While global meat consumption continues to rise, a supply-driven and more competitive market will create challenges for producers in 2017, putting pressure on prices and margins, according to a new report published today by Rabobank.
Forecasting that China will continue to exert a huge influence on global meat markets next year, the bank says that pork imports by China, which rose to record levels in 2016, will remain constant next year while the country’s beef and poultry imports are expected to rise.
In the US, meanwhile, production is expected to continue growing, albeit with a warning that consumers’ appetites are being tested as record levels are reached. In that context, the report also states that the strong dollar and uncertainty over future trading relationships with China and Mexico create potential headwinds for American producers. The US, of course, is currently the world’s largest exporter of pork to China, excluding the EU.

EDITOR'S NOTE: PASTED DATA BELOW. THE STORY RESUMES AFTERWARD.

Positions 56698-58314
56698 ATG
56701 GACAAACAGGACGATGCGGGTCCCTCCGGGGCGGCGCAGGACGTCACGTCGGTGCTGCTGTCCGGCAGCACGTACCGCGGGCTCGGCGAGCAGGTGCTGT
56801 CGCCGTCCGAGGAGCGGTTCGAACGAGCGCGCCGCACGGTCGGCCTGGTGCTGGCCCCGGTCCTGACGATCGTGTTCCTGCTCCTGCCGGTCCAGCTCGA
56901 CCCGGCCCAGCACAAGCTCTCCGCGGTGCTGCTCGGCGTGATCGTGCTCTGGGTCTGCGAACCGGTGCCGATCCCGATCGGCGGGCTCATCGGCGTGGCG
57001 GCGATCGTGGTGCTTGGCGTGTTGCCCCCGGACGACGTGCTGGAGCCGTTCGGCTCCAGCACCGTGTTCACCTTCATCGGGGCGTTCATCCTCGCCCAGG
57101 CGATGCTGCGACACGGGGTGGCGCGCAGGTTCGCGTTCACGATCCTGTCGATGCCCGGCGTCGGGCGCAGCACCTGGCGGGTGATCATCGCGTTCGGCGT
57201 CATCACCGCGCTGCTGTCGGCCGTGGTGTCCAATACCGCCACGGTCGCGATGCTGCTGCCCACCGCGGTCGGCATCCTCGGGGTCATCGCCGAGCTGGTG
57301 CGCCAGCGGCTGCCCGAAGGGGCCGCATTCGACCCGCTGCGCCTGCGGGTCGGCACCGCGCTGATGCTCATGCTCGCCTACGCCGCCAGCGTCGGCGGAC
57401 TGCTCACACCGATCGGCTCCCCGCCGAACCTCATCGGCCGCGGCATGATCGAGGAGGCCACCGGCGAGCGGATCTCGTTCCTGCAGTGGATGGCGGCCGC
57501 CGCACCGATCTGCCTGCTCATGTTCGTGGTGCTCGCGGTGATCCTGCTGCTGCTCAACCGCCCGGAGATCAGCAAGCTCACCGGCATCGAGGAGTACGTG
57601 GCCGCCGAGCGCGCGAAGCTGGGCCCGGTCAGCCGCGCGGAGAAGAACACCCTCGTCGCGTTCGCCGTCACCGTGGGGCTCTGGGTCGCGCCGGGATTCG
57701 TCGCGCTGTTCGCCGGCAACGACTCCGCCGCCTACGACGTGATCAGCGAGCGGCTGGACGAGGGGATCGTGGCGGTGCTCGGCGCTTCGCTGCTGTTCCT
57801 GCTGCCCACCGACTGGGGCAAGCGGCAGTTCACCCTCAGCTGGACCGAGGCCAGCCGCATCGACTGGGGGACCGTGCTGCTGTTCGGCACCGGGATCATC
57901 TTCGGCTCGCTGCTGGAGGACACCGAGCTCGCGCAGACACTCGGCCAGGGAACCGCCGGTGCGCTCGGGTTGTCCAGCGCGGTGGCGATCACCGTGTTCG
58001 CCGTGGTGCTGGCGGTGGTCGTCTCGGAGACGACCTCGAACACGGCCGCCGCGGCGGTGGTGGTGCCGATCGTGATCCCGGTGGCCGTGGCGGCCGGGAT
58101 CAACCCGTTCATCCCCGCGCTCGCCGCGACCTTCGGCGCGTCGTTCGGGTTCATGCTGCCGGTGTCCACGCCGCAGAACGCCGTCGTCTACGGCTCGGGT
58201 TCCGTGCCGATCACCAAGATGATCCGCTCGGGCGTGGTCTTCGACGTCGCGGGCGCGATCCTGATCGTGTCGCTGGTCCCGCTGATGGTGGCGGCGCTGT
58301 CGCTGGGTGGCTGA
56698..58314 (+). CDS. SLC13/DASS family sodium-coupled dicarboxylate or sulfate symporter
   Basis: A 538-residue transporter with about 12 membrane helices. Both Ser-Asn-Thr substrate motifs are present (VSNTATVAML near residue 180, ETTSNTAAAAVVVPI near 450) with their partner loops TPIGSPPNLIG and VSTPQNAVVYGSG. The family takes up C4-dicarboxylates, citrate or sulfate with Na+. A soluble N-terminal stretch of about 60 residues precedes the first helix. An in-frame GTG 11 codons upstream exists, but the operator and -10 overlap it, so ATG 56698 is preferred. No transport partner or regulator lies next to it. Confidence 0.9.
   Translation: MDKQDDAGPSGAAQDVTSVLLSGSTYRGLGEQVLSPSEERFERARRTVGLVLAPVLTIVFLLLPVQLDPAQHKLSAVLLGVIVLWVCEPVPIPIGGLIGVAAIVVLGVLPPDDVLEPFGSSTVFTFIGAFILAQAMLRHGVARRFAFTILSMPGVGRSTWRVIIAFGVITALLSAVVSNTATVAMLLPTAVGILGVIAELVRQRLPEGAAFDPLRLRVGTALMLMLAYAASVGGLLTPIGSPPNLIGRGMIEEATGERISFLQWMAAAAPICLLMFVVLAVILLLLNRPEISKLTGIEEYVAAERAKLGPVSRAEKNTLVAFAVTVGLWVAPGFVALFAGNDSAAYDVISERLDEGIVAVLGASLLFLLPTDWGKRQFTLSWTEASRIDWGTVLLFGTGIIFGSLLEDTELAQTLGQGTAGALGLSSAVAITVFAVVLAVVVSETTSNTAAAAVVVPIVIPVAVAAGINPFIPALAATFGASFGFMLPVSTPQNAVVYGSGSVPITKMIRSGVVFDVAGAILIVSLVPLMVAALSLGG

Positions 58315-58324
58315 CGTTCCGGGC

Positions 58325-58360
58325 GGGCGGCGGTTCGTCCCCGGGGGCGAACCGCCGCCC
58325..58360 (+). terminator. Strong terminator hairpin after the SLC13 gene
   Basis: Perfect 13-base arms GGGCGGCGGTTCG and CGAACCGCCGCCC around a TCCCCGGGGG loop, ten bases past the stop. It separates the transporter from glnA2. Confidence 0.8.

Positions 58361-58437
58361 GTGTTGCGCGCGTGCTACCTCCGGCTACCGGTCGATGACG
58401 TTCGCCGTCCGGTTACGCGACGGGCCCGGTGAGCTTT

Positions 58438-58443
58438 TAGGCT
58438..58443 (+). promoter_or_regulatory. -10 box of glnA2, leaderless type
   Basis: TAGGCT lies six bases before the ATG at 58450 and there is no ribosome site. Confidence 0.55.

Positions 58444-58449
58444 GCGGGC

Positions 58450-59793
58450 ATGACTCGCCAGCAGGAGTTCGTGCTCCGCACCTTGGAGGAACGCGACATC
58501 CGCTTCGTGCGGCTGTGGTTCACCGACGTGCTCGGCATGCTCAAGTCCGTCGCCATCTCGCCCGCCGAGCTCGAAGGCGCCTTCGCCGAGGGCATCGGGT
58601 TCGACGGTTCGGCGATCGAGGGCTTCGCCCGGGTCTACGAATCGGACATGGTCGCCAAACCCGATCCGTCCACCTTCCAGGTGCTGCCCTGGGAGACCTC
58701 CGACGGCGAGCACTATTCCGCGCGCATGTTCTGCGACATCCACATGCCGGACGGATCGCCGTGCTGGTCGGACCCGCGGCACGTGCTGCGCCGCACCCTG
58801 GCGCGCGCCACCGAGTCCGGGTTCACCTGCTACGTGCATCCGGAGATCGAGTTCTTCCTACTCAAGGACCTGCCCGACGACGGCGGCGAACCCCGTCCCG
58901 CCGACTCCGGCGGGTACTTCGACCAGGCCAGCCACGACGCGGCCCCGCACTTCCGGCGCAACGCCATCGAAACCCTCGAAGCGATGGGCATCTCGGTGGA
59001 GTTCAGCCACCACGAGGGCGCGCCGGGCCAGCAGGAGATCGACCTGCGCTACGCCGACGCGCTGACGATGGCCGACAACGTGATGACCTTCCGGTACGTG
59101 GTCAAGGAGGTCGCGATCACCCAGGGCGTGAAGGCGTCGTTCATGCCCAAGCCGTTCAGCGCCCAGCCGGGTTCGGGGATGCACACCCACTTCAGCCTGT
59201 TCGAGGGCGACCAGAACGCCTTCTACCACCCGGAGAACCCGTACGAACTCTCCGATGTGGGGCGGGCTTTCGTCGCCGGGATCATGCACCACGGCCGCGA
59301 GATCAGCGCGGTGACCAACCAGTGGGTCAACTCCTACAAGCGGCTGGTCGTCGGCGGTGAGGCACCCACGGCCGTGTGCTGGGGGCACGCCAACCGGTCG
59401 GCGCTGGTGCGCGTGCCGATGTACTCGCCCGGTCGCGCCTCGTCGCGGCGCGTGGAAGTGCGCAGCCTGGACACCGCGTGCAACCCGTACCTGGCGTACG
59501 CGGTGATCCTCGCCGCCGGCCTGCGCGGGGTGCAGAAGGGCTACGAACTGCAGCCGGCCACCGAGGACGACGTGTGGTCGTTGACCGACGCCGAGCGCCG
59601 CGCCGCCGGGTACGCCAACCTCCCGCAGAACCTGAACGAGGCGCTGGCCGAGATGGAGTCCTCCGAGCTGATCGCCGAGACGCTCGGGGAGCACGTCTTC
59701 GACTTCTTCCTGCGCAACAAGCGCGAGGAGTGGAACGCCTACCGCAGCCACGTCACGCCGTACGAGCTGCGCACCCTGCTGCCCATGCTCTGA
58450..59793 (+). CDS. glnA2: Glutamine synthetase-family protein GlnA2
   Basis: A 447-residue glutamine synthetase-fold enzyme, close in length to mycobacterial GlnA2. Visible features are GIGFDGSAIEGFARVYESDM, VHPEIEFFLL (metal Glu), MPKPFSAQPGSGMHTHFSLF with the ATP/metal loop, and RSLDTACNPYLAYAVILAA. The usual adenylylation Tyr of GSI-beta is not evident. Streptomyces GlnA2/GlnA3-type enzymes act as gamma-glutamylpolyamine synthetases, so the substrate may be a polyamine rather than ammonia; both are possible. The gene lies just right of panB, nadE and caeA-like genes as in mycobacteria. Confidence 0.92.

“In a market driven by supply, we expect prices to come under pressure next year,” said Rabobank’s global strategist for animal protein, Justin Sherrard (pictured above). “That will be a boon for consumers but a clear challenge for producers and processors.
“With rising demand, we forecast that China will maintain its 2016 record levels of pork imports next year and could increasingly seek something akin to ‘imports-plus’, locking in supply as it targets food safety and security for its growing population.
“Meanwhile, US producers head into 2017 grappling with the potential of changes to the country’s trade policy and further currency movements. Indeed, with worldwide currency fluctuations depending on political machinations as well as central bank decisions, we are becoming accustomed to expecting the unexpected.”